Mondo has introduced Godzilla to their line of puzzles with a 1,000-piece, 20” x 28” jigsaw version of the 2013 Comic-Con teaser poster for Legendary’s debut MonsterVerse film, Godzilla (2014). It’s a striking image, but one that makes for a brutal puzzle.
First impressions are excellent. The box is made of quality material, with a gorgeous matte finish to it. It’s bound to catch the eye of anyone perusing your games and puzzles. The top of the box fits quite snuggly on the bottom, so you’ll probably need to shimmy the box back and forth for a bit to slide it open.
Upon opening the box, I found the puzzle housed in a plastic bag. Once I ripped that open and spilled the contents onto my designated construction surface, it hit me: there’s basically three colors for this massive 1,000-piece puzzle. I took on the challenge without any partners, and it took me a very long time to get this beast together. I constantly found myself referencing the box, because any one piece looks like it could fit in 300-400 spots of the puzzle.
Finishing the puzzle brought with it a great sense of accomplishment, and I’ve been enjoying the gorgeous image quite a bit. The pieces are made with a nice gloss finish, and the colors are vibrant with a great range of bright and dark (but mostly dark!) spots. There’s no doubt that this puzzle is quite the looker.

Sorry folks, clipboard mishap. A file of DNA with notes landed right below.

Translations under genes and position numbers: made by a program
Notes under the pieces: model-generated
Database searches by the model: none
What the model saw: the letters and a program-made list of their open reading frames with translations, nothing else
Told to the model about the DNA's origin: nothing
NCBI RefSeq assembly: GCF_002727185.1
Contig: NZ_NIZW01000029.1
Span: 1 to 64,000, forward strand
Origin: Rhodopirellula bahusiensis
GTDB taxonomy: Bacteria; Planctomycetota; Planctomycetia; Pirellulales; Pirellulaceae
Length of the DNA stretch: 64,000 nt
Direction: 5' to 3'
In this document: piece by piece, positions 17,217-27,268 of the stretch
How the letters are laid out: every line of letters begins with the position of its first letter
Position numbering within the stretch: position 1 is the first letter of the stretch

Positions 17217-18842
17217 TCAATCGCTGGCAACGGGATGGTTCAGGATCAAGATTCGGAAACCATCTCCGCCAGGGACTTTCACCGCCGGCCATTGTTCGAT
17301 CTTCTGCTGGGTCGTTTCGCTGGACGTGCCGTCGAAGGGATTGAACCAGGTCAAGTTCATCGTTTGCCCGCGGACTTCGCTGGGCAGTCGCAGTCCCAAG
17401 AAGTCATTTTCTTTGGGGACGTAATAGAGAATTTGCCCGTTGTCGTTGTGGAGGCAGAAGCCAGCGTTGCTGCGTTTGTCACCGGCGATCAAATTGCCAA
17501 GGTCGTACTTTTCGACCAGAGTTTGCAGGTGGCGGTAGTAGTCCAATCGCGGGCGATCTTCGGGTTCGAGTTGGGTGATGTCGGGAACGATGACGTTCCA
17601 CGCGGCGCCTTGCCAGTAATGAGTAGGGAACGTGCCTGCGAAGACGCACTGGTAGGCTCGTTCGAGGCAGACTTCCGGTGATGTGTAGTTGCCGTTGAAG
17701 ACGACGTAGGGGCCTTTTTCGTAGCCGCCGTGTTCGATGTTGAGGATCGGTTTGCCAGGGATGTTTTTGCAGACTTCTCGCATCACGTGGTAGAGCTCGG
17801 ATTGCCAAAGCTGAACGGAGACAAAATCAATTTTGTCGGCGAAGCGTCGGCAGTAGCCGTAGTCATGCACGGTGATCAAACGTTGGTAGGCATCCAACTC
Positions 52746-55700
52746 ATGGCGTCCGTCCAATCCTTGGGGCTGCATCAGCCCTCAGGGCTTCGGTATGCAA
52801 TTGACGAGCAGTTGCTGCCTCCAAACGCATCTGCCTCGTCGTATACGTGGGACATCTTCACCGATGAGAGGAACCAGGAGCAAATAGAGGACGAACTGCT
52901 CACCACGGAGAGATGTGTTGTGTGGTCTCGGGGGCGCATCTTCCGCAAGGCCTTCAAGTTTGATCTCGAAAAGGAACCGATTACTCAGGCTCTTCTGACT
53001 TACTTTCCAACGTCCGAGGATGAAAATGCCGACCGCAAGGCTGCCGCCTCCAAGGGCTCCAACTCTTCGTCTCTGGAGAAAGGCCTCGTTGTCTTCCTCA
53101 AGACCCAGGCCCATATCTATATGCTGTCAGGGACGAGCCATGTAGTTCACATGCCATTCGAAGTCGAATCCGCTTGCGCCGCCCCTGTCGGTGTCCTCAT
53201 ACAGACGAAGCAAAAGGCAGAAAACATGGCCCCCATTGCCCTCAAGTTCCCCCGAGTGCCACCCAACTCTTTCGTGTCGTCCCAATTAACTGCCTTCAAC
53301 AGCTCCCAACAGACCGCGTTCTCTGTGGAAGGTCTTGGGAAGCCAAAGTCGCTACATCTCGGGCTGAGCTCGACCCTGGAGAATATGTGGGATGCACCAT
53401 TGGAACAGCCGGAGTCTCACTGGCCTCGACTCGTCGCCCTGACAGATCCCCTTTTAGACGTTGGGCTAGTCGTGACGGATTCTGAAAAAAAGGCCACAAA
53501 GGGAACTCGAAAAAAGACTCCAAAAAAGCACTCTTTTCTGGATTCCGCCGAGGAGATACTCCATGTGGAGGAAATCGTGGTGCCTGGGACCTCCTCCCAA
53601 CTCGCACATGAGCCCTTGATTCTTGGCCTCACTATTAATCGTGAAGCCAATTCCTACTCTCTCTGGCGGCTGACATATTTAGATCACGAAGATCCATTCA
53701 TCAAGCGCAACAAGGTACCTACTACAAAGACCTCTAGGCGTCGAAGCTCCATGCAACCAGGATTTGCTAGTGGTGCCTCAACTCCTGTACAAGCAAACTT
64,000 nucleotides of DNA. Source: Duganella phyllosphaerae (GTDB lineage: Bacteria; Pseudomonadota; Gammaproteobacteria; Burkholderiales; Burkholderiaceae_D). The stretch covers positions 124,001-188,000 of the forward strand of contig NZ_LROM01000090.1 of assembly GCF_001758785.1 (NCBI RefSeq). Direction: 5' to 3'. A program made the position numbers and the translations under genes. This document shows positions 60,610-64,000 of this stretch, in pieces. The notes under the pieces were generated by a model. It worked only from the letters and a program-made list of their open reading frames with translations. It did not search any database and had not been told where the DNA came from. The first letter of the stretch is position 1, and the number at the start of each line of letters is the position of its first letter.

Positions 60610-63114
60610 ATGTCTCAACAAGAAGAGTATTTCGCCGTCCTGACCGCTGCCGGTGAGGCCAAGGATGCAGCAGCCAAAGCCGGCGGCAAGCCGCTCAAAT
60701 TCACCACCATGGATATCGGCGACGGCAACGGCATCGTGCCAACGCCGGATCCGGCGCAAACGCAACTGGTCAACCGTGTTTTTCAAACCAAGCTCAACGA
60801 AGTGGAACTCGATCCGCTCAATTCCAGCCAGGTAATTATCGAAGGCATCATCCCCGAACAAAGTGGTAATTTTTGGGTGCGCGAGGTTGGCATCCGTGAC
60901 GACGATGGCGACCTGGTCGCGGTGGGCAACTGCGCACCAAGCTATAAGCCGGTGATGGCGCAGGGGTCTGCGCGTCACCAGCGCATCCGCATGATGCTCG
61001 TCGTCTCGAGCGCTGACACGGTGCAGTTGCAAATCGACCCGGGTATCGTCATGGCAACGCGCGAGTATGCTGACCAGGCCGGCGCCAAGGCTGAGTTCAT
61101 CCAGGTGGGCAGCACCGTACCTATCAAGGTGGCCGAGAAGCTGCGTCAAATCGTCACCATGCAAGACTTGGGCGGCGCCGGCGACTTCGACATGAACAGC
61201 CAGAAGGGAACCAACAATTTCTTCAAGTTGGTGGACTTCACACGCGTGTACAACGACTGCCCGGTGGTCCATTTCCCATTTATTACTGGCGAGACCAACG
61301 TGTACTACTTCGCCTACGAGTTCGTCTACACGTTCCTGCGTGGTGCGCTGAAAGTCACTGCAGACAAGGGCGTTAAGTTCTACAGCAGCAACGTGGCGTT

Also packed in the box is a roughly 11” x 15” insert with the same poster artwork. It’s a handy reference guide, but it also works as a great miniature poster. On the flip side is an advertisement for more of Mondo’s goods (including a code that gets you 20% off your next Mondo purchase!). Strangely, the color is a bit different between the box, the insert, and the puzzle itself. That certainly doesn’t take away from the package, and getting a big, beautiful puzzle and a mini poster for $19.99 is a great deal.
Overall, Mondo knocked it out of the park with a great puzzle recreation of an awesome poster. I’m especially pleased with the decision of this teaser over one of the more commonly seen theatrical posters. It’s a tough one for sure, and I’d recommend getting friends or family to help, but it’s worth any puzzle enthusiast’s time.
–Review courtesy of Brian Elston
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